Director Steve McQueen
Stars Michael Fassbender, Carey Mulligan, James Badge Dale
Bracingly unsettlingly look at sex addiction
The Beckenham Odeon is a venerable old cinema deep, deep in the South London suburbs that tends to draw a pretty rowdy crowd. That seems to be the case whatever they show there, from Ratatouille to Mean Girls and even, it turns out, when the film is a low-budget arthouse work like Shame, directed by 1999 Turner Prize winner Steve McQueen. When we went to see it, early on a Sunday evening, there was a row full of noisy teenagers. For the first half of the film, they were chatting, chomping, BBMing and generating more of a racket from sweet wrappers than conventional physics suggests is possible. But as the film ground on, they grew quieter and quieter, not even managing nervous giggles during the many disturbing sex scenes. They left in silence, looking traumatised and quite probably ready to sign up to a life of chastity. It’s one of the best proofs of the power of cinema I have seen in a long time.
There is plenty in Shame liable to mess with your head. Many people don’t believe that sex addiction exists, that it is a cheap excuse for movie stars caught banging the nanny. Shame does a good job of making it seem both plausible and quite horrible. Brandon (Michael Fassbender) is a guy with a good job and coolly minimal apartment in New York City (shades of American Psycho*) who compulsively picks up women on the subway, has call girls come to his home, spends hours at home and at work watching the full range of entertainment available for lonely gents on the internet, and regularly nips into the office toilet to joylessly get himself off. None of it looks like any kind of fun at all.
One day, his sister Sissy (Carey Mulligan) turns up to stay. He’s reluctant to take her in, and soon furious as her presence gets in the way of his compulsive (and impressively efficient) routine. Plus, she’s pretty screwed-up too, helping to prompt Brandon’s crisis…
The showpiece of McQueen’s feature film debut, Hunger, was a conversation filmed in a single take that lasts around 20 minutes. There is nothing quite that epic here, but there a couple of scenes of at least five minutes with no cuts, the camera focussing unsparingly on some incredibly awkward moments of human behaviour (although there is also one terrific burst of fast edits, too, showing McQueen isn’t fixated on one trick). It’s a beautifully shot film with some extraordinary sequences: a late night run, an indelible scene of Mulligan singing a very, very slow version of New York, New York in a bar, and Brandon’s climatic self-destructive passage through the city, so much more convincing than Tom Cruise’s stroll in Eyes Wide Shut. This is might be the best nocturnal New York movie since the glory days of Martin Scorsese.**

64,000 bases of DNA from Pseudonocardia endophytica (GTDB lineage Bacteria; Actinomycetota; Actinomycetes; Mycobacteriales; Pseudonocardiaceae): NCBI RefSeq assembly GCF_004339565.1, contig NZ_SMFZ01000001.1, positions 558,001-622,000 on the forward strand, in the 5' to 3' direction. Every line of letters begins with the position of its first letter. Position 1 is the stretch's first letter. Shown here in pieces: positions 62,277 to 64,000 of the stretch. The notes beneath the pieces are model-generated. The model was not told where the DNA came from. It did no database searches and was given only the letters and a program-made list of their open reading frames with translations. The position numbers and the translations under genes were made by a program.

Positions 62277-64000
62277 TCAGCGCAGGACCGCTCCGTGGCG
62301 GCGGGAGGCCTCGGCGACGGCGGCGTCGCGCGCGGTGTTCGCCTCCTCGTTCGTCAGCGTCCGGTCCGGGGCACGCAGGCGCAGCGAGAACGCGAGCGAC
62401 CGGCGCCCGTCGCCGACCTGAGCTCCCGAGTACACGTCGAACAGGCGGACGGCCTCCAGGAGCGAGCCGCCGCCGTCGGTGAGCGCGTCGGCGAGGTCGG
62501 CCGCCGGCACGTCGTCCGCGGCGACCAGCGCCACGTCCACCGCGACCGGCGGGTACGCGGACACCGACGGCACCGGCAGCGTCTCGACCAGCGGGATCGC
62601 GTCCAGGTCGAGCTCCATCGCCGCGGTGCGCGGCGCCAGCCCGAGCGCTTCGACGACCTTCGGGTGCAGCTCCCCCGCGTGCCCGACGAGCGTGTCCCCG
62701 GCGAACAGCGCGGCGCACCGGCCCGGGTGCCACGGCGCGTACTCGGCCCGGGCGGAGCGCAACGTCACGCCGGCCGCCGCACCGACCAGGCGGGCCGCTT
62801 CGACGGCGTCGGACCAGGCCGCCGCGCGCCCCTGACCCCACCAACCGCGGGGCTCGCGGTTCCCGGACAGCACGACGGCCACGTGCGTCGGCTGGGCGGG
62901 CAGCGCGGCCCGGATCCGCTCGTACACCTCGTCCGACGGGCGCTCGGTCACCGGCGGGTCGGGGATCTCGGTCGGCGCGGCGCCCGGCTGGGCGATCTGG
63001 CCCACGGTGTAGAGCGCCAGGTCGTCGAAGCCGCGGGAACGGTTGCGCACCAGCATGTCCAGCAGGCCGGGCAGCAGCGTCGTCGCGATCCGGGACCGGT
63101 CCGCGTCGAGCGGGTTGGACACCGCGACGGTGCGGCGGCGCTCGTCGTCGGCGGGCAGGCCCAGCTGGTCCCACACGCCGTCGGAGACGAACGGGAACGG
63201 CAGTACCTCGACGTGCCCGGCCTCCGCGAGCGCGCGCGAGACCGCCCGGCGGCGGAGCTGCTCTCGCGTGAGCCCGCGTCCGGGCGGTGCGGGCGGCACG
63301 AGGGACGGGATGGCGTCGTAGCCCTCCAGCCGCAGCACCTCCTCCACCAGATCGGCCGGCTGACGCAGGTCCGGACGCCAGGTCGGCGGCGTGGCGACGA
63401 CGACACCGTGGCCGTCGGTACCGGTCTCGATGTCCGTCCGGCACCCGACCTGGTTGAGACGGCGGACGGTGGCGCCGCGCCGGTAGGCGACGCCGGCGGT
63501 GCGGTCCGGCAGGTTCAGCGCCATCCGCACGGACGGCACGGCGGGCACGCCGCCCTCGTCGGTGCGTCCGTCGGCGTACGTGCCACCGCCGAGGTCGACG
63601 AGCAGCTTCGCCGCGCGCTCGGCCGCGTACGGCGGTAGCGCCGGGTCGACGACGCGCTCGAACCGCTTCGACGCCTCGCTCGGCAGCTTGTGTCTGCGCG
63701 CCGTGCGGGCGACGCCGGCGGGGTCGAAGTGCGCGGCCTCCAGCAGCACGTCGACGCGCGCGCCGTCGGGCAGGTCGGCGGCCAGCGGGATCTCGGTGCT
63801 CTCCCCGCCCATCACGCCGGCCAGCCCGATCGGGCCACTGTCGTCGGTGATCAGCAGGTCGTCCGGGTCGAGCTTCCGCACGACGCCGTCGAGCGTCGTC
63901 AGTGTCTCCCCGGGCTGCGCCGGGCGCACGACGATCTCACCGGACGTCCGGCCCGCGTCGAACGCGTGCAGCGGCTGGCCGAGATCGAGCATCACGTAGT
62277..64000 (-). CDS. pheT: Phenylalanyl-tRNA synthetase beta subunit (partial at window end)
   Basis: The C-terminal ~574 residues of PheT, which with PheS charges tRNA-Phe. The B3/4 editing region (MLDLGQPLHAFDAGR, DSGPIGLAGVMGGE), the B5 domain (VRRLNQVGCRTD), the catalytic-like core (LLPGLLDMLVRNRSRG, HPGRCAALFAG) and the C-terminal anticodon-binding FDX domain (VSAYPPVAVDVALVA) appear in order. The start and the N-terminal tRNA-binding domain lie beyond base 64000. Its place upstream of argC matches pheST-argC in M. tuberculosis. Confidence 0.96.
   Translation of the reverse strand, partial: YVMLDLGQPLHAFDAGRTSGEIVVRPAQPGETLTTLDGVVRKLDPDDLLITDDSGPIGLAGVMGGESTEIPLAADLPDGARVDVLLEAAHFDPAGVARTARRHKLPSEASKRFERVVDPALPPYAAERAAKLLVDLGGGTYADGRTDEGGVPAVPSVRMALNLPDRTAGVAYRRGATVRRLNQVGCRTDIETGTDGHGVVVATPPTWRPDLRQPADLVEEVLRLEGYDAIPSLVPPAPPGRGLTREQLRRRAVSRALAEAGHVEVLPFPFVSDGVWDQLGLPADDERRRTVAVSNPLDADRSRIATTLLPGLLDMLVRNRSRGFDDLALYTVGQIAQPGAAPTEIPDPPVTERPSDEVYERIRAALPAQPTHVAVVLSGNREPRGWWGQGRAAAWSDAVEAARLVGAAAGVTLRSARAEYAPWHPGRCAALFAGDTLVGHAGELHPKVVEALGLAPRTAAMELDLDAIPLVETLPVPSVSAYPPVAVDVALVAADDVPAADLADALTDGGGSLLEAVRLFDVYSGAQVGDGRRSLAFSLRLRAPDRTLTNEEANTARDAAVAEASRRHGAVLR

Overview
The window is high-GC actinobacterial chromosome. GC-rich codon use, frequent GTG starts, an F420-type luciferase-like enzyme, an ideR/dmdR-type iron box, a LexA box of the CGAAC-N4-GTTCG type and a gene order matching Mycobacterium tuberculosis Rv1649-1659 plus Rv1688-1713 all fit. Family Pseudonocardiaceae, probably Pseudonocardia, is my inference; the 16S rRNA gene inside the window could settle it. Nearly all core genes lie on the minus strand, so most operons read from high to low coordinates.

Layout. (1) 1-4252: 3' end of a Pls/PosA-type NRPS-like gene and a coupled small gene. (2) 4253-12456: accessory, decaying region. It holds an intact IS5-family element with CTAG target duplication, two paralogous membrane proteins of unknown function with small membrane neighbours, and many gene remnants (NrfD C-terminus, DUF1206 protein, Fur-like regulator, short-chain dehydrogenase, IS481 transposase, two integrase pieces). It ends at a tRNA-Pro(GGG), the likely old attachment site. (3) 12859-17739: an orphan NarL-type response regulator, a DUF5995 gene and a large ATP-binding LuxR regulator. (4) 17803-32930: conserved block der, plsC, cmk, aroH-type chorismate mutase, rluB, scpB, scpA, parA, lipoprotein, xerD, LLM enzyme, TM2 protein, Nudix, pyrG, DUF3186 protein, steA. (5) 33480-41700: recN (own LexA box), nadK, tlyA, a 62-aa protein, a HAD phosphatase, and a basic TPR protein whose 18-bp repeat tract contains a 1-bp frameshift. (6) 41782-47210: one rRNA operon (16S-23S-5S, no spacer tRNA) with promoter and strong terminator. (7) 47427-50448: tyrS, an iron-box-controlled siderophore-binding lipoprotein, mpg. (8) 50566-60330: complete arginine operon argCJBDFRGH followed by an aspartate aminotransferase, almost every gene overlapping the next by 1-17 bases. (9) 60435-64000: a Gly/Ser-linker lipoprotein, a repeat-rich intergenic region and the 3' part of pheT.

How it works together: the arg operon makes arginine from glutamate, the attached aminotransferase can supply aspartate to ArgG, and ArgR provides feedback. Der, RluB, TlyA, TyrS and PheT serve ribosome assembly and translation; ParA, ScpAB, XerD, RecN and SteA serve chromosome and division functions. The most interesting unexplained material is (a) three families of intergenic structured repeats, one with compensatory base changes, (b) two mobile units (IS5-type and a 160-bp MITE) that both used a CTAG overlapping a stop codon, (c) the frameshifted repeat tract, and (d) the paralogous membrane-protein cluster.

There’s not a lot of talking, almost nothing by way of backstory and no big cathartic speeches. The story is told as much by what isn’t said as what is. Fassbender is a big, stony-faced bloke, an Easter Island head brought to life, while Mulligan is tiny with one of those faces that look like it might crumple at any minute, but it’s easy to believe that they share a (never-explained) history of pain. A word, too, for Robert Montano who gets just one scene as a waiter, but it’s a perfect one.
God knows whether those kids in Beckenham will ever recover, but Shame is both a stunning piece of filmmaking and harrowing character study.
* If in the early series of How I Met Your Mother, Barney Stinson was the lighter side of Patrick Bateman, then Brandon Sullivan is Bateman without the satire.
** The director of photography, Sean Bobbitt, worked on Michael Winterbottom’s Wonderland, which is probably my favourite London-at-night film.blog comments powered by Disqus
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